During the last few weeks, I learned about internationalization in bash and did a lot of refactoring/decomposing of the UI code, making the code a lot more DRY.
Instead of hardcoding strings into the whiptail commands, like this:
I set up a Message Catalog in a Portable Object file for English: en.po. The .po file contains msgid-msgstr key-value pairs:
To make these .po files usable in a script, use the Linux utility msgfmt to turn .po files into Message Object files:
Now that we have a Message Object file, we can access the key value pairs in a script using the gettext command. Pass the name of the msgid as a string to get back the localized natural language string:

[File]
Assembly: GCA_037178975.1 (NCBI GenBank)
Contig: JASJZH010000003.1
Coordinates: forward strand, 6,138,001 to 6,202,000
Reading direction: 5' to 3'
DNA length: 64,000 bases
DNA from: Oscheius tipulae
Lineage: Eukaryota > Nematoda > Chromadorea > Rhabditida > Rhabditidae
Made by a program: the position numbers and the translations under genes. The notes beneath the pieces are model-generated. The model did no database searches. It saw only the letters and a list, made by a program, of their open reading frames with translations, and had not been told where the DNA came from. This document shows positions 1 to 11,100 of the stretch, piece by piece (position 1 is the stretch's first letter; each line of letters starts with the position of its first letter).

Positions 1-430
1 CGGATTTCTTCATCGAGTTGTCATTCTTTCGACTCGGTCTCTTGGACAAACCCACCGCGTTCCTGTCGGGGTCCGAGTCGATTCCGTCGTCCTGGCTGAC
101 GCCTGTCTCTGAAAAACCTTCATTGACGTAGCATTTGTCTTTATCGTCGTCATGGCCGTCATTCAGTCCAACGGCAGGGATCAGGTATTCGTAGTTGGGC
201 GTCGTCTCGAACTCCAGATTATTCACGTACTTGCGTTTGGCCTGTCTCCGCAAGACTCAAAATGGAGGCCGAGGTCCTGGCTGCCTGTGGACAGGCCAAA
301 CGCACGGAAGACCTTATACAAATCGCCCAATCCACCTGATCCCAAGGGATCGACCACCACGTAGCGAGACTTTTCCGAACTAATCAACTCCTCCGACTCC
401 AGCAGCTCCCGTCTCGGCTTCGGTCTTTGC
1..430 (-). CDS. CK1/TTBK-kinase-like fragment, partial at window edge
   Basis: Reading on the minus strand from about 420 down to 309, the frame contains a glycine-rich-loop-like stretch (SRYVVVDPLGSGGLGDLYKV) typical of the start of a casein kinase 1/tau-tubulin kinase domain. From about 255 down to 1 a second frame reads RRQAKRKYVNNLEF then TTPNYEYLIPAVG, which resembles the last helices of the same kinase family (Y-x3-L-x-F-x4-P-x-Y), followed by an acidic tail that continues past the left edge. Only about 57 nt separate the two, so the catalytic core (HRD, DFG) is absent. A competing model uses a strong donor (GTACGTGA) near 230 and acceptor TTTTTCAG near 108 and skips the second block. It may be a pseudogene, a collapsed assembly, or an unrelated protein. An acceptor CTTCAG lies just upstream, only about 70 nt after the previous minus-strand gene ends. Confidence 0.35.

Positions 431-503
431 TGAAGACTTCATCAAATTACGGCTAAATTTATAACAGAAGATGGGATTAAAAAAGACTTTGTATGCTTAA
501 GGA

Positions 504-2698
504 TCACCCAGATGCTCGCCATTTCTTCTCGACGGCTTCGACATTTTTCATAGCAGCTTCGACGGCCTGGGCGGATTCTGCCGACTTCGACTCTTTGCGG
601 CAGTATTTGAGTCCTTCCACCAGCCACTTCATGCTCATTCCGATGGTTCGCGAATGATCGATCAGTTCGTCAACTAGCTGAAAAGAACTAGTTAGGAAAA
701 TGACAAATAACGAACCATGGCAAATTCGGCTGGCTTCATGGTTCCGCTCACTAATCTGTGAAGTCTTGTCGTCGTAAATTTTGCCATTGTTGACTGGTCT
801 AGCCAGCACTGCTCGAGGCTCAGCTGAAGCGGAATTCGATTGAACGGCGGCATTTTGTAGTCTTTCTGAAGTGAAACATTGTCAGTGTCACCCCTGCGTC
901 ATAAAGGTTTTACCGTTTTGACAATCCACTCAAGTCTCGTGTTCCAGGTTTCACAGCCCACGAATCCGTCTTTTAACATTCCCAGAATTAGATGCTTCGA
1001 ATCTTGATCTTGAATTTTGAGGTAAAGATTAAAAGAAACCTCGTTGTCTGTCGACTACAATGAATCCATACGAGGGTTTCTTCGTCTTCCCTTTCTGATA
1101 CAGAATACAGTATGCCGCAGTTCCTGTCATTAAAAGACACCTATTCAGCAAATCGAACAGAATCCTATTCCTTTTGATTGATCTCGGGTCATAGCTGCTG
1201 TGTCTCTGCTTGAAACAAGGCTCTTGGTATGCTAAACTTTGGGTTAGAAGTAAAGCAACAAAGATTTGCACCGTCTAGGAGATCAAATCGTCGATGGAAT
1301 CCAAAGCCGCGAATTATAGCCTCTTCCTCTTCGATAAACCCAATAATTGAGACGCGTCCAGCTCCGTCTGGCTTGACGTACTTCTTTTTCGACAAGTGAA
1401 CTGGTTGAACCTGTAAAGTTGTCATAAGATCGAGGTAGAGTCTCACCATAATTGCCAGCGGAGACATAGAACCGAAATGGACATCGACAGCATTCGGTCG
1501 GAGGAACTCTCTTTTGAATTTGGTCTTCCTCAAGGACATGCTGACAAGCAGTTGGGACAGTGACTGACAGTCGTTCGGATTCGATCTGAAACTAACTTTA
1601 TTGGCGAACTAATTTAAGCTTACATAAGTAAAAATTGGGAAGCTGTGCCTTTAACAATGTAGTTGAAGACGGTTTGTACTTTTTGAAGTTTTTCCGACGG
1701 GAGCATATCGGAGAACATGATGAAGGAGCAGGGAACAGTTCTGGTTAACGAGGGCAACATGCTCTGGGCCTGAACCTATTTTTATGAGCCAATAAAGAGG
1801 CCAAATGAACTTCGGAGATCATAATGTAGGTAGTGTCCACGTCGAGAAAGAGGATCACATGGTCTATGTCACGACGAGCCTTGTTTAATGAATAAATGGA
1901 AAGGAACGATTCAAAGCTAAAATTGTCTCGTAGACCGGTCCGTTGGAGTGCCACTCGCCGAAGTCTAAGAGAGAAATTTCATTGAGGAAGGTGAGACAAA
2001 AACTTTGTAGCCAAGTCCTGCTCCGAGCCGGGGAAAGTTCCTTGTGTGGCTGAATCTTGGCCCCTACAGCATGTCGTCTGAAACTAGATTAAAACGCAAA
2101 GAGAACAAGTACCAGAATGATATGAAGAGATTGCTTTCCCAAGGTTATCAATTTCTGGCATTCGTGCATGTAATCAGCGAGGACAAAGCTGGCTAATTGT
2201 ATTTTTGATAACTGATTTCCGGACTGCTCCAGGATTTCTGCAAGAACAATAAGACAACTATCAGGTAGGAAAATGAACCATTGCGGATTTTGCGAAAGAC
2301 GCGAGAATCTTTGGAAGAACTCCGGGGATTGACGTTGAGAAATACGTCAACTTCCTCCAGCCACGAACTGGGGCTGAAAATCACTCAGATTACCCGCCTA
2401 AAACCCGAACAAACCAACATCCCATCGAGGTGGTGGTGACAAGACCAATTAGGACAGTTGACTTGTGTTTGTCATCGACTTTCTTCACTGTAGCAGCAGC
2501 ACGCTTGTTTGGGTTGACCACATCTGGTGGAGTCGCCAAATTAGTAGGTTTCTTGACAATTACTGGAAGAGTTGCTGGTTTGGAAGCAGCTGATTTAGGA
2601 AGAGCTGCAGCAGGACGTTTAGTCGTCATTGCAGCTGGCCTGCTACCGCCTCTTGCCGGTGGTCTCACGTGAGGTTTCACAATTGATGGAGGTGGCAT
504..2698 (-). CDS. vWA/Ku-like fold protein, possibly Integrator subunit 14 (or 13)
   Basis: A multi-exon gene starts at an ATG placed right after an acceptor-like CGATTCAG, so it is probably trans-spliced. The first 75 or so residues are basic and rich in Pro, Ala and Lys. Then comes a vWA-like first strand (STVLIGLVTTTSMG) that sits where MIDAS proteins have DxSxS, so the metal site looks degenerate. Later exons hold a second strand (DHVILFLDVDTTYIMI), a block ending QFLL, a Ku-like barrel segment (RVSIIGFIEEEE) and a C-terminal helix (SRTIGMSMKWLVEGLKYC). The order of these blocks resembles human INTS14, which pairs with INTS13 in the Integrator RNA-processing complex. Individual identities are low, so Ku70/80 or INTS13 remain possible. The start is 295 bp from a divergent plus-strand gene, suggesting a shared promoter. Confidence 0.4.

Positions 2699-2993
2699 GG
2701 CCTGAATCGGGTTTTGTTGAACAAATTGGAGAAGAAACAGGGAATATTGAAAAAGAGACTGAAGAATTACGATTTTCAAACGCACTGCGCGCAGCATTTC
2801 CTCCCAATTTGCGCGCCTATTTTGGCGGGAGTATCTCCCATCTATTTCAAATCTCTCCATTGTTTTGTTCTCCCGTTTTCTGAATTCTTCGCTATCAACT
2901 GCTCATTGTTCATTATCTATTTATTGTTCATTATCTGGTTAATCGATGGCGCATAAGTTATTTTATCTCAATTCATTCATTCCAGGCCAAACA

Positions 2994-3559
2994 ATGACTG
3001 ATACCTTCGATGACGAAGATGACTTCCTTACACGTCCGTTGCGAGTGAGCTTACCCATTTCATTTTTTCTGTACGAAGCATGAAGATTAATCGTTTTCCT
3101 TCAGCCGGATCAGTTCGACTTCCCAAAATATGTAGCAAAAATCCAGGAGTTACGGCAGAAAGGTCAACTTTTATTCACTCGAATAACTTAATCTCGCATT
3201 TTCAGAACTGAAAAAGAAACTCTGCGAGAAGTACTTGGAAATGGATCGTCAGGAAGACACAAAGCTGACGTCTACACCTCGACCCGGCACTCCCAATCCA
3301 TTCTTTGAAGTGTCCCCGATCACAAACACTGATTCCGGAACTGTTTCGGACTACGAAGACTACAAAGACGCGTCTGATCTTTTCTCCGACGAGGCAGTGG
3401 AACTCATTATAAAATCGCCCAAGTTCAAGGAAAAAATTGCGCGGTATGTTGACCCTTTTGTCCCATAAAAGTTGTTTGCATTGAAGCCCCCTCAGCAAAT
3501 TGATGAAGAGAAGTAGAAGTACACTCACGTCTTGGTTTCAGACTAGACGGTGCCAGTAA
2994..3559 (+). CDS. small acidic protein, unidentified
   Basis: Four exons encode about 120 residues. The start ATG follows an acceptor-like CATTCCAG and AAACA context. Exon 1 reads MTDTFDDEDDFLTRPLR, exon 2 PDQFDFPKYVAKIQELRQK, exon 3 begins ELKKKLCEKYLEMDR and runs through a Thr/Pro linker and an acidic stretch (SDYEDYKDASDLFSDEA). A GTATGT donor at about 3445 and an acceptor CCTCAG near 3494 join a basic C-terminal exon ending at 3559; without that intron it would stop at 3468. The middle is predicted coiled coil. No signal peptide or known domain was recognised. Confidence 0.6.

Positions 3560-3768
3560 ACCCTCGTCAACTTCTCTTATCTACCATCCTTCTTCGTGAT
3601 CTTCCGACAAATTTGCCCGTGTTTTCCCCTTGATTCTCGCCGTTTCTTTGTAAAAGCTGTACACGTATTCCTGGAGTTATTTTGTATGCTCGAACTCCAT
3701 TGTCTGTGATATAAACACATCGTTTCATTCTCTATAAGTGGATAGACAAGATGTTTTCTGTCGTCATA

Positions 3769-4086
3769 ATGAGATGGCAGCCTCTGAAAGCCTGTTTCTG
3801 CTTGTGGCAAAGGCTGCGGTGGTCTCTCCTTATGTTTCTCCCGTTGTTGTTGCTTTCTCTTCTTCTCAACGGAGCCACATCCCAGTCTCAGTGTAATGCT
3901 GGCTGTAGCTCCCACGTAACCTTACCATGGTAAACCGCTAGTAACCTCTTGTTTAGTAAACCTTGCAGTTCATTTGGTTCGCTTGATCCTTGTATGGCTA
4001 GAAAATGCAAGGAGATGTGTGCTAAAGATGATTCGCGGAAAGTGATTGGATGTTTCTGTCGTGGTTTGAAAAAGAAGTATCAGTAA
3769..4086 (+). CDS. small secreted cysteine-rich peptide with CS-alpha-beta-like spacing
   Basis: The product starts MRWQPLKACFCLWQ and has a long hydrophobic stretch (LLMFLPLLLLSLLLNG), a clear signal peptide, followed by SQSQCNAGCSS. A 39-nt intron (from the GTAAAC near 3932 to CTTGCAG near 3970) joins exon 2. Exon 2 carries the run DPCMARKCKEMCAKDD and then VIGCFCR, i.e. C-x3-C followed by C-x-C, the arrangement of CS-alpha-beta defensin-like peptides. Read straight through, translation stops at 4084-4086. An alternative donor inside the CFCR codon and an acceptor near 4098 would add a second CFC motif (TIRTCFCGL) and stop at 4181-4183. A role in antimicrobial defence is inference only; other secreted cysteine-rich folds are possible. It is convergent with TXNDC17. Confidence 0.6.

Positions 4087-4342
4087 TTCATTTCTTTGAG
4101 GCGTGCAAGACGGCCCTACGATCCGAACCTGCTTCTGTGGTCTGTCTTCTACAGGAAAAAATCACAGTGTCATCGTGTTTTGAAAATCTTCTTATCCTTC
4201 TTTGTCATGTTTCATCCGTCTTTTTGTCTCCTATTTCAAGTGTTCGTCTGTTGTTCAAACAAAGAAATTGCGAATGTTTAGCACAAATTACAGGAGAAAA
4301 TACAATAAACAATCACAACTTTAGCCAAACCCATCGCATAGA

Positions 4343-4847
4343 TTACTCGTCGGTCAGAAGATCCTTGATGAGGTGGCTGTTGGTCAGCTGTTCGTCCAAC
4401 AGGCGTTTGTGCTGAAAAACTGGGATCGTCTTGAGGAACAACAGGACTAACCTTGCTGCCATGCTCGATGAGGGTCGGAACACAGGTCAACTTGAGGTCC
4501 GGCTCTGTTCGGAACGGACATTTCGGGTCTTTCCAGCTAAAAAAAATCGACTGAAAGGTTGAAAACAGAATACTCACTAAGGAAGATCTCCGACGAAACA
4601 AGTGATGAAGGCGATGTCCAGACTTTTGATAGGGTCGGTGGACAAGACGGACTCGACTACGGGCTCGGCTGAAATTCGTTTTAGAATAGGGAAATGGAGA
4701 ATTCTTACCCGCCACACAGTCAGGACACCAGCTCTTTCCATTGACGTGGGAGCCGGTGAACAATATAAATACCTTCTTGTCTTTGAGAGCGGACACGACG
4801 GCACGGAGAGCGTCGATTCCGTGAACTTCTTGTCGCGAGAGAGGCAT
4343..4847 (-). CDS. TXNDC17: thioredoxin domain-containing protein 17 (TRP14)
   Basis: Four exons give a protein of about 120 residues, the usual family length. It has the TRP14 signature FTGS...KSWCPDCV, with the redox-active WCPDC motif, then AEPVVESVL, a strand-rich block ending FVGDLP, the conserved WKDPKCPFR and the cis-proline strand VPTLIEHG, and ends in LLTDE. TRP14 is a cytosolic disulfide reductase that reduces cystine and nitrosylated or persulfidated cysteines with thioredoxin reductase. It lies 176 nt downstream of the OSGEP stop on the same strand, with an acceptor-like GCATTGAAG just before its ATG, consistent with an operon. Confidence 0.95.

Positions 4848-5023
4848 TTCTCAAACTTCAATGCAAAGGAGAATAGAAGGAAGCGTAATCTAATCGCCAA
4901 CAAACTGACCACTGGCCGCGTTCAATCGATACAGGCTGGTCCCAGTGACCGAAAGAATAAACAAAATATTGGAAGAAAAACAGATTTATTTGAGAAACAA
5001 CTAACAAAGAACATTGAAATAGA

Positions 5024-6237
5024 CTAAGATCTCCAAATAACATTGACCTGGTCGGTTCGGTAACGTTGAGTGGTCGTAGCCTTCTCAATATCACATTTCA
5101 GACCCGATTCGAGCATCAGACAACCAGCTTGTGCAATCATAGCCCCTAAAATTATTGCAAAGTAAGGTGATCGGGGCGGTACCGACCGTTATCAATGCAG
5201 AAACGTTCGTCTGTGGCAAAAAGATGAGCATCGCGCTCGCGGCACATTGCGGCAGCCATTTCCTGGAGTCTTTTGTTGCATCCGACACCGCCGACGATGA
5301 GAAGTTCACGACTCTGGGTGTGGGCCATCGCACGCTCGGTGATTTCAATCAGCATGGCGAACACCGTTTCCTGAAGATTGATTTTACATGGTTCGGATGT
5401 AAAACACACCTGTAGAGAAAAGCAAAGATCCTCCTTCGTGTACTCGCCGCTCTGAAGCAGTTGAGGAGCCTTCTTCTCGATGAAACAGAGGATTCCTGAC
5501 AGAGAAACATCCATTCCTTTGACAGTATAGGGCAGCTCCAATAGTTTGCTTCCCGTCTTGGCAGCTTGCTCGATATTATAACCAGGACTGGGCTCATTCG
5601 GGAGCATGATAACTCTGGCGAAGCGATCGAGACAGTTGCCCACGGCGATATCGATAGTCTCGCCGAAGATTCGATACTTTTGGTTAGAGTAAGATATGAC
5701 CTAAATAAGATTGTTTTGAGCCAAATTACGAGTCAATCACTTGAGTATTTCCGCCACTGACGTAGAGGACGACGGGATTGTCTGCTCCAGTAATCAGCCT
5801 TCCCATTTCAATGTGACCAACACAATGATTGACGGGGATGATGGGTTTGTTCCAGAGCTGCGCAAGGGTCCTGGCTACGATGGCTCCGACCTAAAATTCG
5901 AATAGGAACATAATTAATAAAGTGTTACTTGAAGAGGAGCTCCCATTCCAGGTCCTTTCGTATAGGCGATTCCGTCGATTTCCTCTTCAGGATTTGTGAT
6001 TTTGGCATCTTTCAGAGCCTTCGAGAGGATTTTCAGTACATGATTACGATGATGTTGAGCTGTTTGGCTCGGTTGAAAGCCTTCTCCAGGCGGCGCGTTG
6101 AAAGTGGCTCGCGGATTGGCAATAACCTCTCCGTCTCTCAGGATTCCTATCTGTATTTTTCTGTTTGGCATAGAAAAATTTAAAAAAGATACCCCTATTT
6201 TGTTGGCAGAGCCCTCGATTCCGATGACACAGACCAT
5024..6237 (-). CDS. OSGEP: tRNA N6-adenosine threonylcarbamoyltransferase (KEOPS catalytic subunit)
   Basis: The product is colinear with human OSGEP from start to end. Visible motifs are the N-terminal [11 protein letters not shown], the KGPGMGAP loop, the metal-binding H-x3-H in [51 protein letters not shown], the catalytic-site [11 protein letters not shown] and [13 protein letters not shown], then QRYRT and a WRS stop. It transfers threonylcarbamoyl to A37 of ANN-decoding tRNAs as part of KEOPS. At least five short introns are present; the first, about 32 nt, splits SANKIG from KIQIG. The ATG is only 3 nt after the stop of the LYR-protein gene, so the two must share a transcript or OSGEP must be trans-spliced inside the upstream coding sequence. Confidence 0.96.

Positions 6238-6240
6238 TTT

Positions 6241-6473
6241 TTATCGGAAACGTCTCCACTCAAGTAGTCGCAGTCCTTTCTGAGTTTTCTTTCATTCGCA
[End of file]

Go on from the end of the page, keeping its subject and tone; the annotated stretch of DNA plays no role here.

In order for this to work, though, it’s important to export some environmental variables before running gettext. Mine look like:
gpg-helper-scripts/ ├─ gpg/ │ ├─ create_keys.sh │ ├─ add_uids.py ├─ whiptail/ │ ├─ main_menu.sh │ ├─ gen_keys.sh │ ├─ smartcard_init.sh │ ├─ whiptail_helper.sh ├─ po/ │ ├─ en.po ├─ locale/ │ ├─ en_US/LC_MESSAGES/ui-strings.mo ├─ details/ │ ├─ gpg-algos │ ├─ smartcard-workflow ├─ init.sh ├─ README.md
to store user input as variables while keeping the code DRY.
I also looked a little bit at Google’s Shell Style Guide, gave my files better names and organized the directory structure.
I was curious about the correct abbreviations, key lengths and usages for all of the gpg2.1.16 supported algorithms so I created a reference in details/gpg-algos that will come in handy for validating the user’s input for different types of keys.
Now that the code is much more readable, I can think more about the UI and the options that I want to include:
Lots more options could be added here.. Let me know your ideas.
Thanks for reading!